GP: Since it’s tough, what is OSSM doing to break the mold? There’s so many new distribution, marketing, business models out there than the traditional ones that’s existed since the direct market was formed. Has OSSM explored breaking out of the traditional system?

OS: We’re doing everything we can, including searching how to grow outside of comics. We live in a world where Batman and Superman are billion dollar characters, the goal is to create stories on that level. We’re always trying new ideas and pushing the envelope creatively and looking to take our titles to new media.

Simon Oliver Talks The Hellblazer with a Look at the Third Issue

hlb_cv3_dsDC’s Rebirth for John Constantine meant moving the character back across the ocean to his home of England where he could cause his usual trouble. The first few issues has had Constantine teaming up with Swamp Thing in some ways as a bigger threat is slowly teased.

I got a chance to talk to writer Simon Oliver about the series and what we can expect next for DC’s resident bad boy.

Graphic Policy: For you, who is John Constantine?

Simon Oliver: A lot of people see him as a magician and a grand wizard. I see him as a con man and a wanker who isn’t really all that good at magic. I think he’s far more con man than he is magician.

GP: Interesting.

SO: It’s what we used to call in England a blagger. Only in this world he’s a supernatural blagger.

GP: In the first three issues it feels like there’s an emphasis that his magic isn’t as good as he thinks it is. He doesn’t have his act together. In the past he’s gotten people injured, but seemed to know what he’s doing. But here it feels more like it’s being made up on the fly and he doesn’t.

SO: I think he wants everyone to think that John Constantine is the man with a plan, that he’s always in control. But the truth of it is he doesn’t really have a plan. He’s making it up as he goes along. I think he’s not really that good at magic. That’s not his strong point at all.

hlb_3_dylux-5GP: The first three issues deals a lot with Swamp Thing. They’re two characters that have revolved around each other for quite some time.

SO: Yeah.

GP: What go you to want to bring Swamp Thing so early into the story arc as opposed to just focusing on Constantine and saving Swamp Thing for down the road?

SO: I was a little apprehensive to put him in just because I’ve dealt with Constantine in the past. Swamp Thing I was a little more apprehensive because to me he feels even more like an iconic figure. When I went back to really look at it and read all of the points in the past and where they’ve interacted, I love the interaction that they’ve had and for me it’s always where those two characters are at their best, is when they’re interacting. I think it brings out a certain side of John I really like and I think it brings out something in Swamp Thing. I think he’s really funny. There’s a sort of sense of humor in Swamp Thing that Constantine manages to bring out. Before the word frenemy existed, those two characters epitomized the meaning. They’re kind of friends, but they’re kind of not. They kind of use each of other. They kind of distrust each other. But they kind of like each other as well. I think it’s really interesting complex relationship that I really enjoy.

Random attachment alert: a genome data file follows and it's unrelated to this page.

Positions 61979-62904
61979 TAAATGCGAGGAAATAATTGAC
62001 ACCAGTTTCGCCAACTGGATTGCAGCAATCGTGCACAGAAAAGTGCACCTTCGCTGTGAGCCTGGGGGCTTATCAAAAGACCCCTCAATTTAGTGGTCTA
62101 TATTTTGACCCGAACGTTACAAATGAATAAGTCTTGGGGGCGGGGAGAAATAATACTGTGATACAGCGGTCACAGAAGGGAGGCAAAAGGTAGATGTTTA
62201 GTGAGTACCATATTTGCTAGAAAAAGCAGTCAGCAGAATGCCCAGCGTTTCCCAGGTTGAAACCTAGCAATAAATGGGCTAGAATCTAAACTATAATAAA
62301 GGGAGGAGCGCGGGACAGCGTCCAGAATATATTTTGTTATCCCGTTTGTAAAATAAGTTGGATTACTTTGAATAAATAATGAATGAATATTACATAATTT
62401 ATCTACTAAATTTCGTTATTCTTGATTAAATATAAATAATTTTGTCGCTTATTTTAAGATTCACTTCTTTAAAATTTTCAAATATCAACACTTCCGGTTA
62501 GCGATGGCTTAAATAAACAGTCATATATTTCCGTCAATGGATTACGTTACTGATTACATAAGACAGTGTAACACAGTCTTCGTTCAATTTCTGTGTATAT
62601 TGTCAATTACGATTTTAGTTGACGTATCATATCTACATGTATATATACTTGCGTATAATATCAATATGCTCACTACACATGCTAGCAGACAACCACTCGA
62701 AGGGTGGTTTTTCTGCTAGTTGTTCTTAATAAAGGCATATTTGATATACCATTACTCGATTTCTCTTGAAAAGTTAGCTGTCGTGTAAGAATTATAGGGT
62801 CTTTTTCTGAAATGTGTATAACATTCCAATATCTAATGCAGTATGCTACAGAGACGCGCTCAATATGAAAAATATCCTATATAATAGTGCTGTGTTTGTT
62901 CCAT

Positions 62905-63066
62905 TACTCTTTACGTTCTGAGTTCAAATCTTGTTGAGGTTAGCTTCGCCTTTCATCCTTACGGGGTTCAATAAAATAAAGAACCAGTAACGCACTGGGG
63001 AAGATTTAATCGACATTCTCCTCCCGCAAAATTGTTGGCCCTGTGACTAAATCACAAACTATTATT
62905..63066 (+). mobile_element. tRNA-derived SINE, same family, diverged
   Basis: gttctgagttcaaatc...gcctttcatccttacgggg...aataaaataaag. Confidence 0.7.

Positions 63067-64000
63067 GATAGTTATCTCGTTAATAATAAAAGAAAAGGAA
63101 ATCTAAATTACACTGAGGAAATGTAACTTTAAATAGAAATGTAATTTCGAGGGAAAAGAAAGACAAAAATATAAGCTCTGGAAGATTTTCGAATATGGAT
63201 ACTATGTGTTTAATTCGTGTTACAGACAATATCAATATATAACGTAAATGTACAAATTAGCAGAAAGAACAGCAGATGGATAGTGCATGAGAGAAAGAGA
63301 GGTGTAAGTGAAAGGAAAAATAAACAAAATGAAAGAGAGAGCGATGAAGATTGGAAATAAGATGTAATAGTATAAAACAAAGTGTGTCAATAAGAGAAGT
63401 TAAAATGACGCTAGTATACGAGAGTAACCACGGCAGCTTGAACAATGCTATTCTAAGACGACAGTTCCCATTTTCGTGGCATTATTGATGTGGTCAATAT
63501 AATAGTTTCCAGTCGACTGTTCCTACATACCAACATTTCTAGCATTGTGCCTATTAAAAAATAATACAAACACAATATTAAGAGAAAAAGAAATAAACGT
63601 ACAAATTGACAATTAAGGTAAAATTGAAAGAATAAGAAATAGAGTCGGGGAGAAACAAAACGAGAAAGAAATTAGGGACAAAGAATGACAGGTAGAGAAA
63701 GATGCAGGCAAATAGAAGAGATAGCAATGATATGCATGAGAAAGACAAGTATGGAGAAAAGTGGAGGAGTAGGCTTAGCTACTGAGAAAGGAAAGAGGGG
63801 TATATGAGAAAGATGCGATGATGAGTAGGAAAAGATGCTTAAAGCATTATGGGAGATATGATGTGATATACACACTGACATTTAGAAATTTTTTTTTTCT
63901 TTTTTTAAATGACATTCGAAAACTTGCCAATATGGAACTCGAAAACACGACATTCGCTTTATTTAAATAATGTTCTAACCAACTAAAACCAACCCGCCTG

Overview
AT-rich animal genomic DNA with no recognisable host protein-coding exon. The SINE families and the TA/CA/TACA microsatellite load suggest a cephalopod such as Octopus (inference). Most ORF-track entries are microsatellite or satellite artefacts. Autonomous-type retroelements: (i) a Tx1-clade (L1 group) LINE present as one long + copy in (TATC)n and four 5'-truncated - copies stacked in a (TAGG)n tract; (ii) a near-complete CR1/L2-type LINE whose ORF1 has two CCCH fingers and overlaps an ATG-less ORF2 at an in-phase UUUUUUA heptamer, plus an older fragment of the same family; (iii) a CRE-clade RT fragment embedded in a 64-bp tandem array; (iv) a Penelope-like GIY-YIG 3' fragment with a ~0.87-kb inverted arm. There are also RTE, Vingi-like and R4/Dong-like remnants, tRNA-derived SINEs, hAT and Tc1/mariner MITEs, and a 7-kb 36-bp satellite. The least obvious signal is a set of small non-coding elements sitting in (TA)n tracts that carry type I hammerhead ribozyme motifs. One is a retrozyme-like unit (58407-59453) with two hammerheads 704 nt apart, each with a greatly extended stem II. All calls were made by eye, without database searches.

hlb_3_dylux-6GP: With the two it strikes me as buddy cops in a way. You have the straight man. You have the loose cannon. Is that how you see the two?

SO: I hadn’t thought of it in those terms, but it is. I think a lot of the Constantine character lends himself to that. He definitely has a little bit of that with his relationship with Chaz. But Chaz and Constantine aren’t always on equal footing with Chaz pressured, tricked, dragged along on these adventures. There is the inherent craziness of one of them being a plant. I tried to double down on that. Constantine finds it pretty funny that he has this relationship with a plant.

The whole thing has become, even to me, a very real three-dimensional character. Every now and again when I’m writing it… it’s a fucking plant. I think that’s what Constantine does that every now and then.

There’s the scene where Constantine doesn’t tell him where they’re going and to get in to the car and then he just complains about the cigarette smoke and the whiskey from last night. It’s the little things like those moments and their history together like the tattoo on Constantine’s ass, to me those are the touchstones of their relationship.

GP: The history is an interesting part. I’ll admit I’m still relatively new to Constantine and Swamp Thing. Talking to others, your series does touch upon a lot of the past. For you as a writer, how do you find that balance in touching upon past events without being off-putting for new readers?

SO: Yeah. It’s tricky. You try to write that line. I went back and read the first 220 Hellblazers from Vertigo in order. I really wanted to see what there was and get into the mythology and really prepare me to go toe to toe with any Hellblazer fanatic. I wanted to be on top of that.